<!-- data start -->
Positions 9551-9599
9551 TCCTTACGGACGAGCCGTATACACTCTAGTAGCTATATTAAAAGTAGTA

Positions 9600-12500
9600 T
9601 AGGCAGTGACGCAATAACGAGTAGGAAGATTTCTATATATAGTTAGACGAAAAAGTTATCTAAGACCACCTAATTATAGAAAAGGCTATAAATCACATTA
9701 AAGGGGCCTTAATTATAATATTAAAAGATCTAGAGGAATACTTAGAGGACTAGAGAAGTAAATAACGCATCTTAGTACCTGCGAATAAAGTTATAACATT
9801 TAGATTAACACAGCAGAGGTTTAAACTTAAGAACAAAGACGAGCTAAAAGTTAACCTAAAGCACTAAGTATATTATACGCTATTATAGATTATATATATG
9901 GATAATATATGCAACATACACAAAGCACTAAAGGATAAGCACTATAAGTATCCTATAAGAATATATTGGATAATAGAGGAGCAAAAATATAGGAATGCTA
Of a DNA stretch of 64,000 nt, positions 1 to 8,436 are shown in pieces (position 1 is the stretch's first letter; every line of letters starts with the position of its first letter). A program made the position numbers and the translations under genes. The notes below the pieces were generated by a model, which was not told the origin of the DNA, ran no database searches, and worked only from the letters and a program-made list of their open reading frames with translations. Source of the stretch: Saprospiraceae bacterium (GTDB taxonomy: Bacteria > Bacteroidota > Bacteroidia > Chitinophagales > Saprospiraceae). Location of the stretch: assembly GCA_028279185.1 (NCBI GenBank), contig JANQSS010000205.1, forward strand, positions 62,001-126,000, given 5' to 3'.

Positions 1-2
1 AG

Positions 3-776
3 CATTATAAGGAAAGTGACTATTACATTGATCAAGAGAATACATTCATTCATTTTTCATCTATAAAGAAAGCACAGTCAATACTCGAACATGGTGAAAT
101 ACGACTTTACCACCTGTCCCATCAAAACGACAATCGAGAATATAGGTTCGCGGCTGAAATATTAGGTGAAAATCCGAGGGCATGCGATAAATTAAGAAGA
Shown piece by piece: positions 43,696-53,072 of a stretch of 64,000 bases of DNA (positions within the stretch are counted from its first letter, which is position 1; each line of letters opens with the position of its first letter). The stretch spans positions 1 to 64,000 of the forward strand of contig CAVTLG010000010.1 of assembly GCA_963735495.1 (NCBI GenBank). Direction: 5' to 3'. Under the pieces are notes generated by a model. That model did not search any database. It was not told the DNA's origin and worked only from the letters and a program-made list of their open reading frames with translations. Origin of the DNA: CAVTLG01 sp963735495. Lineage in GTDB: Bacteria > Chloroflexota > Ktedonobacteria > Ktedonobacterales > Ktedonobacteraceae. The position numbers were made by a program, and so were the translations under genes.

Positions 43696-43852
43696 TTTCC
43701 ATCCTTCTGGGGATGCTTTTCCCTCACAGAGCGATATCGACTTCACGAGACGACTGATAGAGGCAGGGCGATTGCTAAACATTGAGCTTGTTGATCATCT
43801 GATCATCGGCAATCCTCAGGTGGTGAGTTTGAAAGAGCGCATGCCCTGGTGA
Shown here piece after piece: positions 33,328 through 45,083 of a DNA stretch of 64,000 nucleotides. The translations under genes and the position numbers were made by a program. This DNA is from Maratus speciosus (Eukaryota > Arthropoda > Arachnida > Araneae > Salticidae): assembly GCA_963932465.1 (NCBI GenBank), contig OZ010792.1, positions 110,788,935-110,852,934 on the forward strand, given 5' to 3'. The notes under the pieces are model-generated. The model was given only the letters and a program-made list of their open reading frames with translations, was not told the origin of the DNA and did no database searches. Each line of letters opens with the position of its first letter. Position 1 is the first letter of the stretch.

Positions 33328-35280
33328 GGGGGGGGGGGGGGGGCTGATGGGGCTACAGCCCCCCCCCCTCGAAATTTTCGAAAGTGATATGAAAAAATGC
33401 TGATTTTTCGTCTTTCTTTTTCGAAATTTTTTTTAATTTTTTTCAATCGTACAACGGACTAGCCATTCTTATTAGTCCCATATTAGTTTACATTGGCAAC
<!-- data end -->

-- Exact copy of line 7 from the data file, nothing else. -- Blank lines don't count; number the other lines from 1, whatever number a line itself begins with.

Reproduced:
9801 TAGATTAACACAGCAGAGGTTTAAACTTAAGAACAAAGACGAGCTAAAAGTTAACCTAAAGCACTAAGTATATTATACGCTATTATAGATTATATATATG